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Joe Duffy and Gay Byrne worked together for many years.
On Air

Joe Duffy could hear Gay Byrne's own advice as he broke the news of his death on Liveline

The host received widespread praise for the manner in which he kept his calm to deliver the sad news live to listeners.

JOE DUFFY HAS said he kept thinking of the advice of his friend and colleague Gay Byrne as he announced the death of the legendary broadcaster on the Liveline programme.

The host received widespread praise for the manner in which he kept his calm to deliver the sad news live to listeners across the country on Monday.

Duffy was approaching the end his Liveline programme when the show returned from a commercial break for the presenter to inform listeners that his mentor had passed away.  

“It is just coming up to a quarter to three on November 4th 2019 and it is with great sadness for this station, for this organisation for this nation but above all for his loving family Kathleen, Crona, Suzy and their families that I have to announce the passing of Gay Byrne,” Duffy said.

A broadcasting colossus, he died at the family home surrounded by his family, his loving family. Tranquil and peaceful earlier today.

An emotional Duffy went on to say that he visited Byrne over the weekend and has struggled to put his legacy into words. 

He described how the “dulcet, challenging and bemused” voice of Gay Byrne was the facilitator of a changing Ireland through his stewardship of The Late Late Show.

Duffy also spoke about Gay’s hobbies, his “incredible circle of friends” and his love of family.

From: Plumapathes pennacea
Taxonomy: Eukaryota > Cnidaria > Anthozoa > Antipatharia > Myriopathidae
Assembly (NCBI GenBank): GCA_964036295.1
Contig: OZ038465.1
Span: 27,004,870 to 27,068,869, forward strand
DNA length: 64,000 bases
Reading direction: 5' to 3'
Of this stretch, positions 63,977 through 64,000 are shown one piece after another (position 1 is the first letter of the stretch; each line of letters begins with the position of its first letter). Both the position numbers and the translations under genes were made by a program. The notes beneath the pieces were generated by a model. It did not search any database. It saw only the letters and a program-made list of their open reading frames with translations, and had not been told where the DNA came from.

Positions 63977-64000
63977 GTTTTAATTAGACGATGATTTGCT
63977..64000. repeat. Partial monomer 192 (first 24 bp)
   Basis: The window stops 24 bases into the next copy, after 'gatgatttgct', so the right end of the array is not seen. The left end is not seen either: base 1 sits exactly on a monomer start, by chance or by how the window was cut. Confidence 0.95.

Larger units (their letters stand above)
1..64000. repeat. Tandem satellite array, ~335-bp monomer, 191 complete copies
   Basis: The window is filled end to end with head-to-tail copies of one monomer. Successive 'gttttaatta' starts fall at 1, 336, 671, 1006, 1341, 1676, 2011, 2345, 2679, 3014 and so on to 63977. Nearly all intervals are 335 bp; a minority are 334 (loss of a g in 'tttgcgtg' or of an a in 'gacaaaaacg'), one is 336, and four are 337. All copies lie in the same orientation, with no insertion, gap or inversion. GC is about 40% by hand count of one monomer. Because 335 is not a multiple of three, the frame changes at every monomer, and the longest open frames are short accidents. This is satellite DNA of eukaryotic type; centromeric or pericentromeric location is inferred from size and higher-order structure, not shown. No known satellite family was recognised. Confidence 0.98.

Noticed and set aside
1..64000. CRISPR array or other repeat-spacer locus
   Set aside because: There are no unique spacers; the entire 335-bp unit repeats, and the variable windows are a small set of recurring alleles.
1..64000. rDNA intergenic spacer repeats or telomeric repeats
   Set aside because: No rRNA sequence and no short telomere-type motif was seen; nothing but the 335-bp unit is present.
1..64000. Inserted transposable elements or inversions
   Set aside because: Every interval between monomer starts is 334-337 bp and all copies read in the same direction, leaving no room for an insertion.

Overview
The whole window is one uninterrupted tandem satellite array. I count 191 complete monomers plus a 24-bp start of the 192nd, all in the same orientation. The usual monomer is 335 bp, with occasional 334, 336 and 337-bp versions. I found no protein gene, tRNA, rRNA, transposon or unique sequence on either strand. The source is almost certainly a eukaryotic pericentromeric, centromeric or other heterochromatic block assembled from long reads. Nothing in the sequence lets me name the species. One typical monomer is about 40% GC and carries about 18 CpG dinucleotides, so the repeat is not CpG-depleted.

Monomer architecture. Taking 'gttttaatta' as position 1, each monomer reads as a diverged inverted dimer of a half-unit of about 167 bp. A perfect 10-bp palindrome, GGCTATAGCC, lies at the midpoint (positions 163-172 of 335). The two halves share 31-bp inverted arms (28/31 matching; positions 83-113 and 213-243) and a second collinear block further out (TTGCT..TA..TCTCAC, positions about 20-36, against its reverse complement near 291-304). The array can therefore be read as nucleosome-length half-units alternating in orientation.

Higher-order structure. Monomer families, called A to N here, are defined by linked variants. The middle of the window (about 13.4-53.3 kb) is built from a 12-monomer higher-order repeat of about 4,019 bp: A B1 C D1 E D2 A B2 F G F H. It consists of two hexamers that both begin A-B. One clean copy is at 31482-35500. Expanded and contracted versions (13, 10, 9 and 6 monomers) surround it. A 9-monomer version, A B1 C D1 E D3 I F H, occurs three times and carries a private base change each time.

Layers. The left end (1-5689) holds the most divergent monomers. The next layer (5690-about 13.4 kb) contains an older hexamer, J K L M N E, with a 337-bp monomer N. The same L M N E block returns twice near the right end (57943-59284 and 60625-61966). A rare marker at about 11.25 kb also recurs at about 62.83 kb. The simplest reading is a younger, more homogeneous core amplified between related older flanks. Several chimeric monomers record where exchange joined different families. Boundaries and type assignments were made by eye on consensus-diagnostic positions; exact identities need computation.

“He loved a tidy desk, tidy cars, tidy people who are also punctual and he didn’t have a big interest in sport until his beloved grandchildren, you have no idea how he loved his five grandchildren,” Duffy said as he spoke uninterrupted past Liveline’s allotted timeslot.  

Speaking to, Duffy said he was only told during the break about the death of his friend and that the family wished it be announced on his show.

“I was given a five-minute warning so I just had to call an ad break, the family wanted it announced at 2.45 on Liveline. I didn’t know he had died obviously because I was doing the programme until I was told by my boss during the ad break and I just, I tried to compose what to say, that was it.”

He also says he heard Gay’s voice in his head as he was speaking:

Luckily in the weekend just passed I’d been asked by a newspaper to write a piece and I’d written a piece. So we just basically I chopped and edited that for broadcast and I’m glad I didn’t make any mistakes. And Gay would have been annoyed anyway, I just could hear his voice in my head as I was speaking:’Make sure your pronunciations are right, slow down, slow down, slow down and no blubbering, no blubbering, it doesn’t do the listener any good’.

“I didn’t want it to be too over the top, he had a good life, but it’s been hard. It’s been awful watching him over the last three years with the pain and the treatment,” Duffy says, adding that Gay himself did not feel unlucky.

“He’d keep saying ‘there are so many people worse off to me and so many people going through this’. And he’d say, ‘I had great health’, which he did, for 82 years. He never took a Panadol, he took a Rubex every day,. He thought Solpadeine was a Spanish football player, I don’t think he ever heard of it.”

Duffy says he’s been struck by the warmth towards Gay since his death but is not altogether surprised, not just because of his talent but because he became friendly with so many.

“People are offering condolences to each other because so many people know him. He’s got such an enormous breadth of friends all the way from Donegal to Dublin.”

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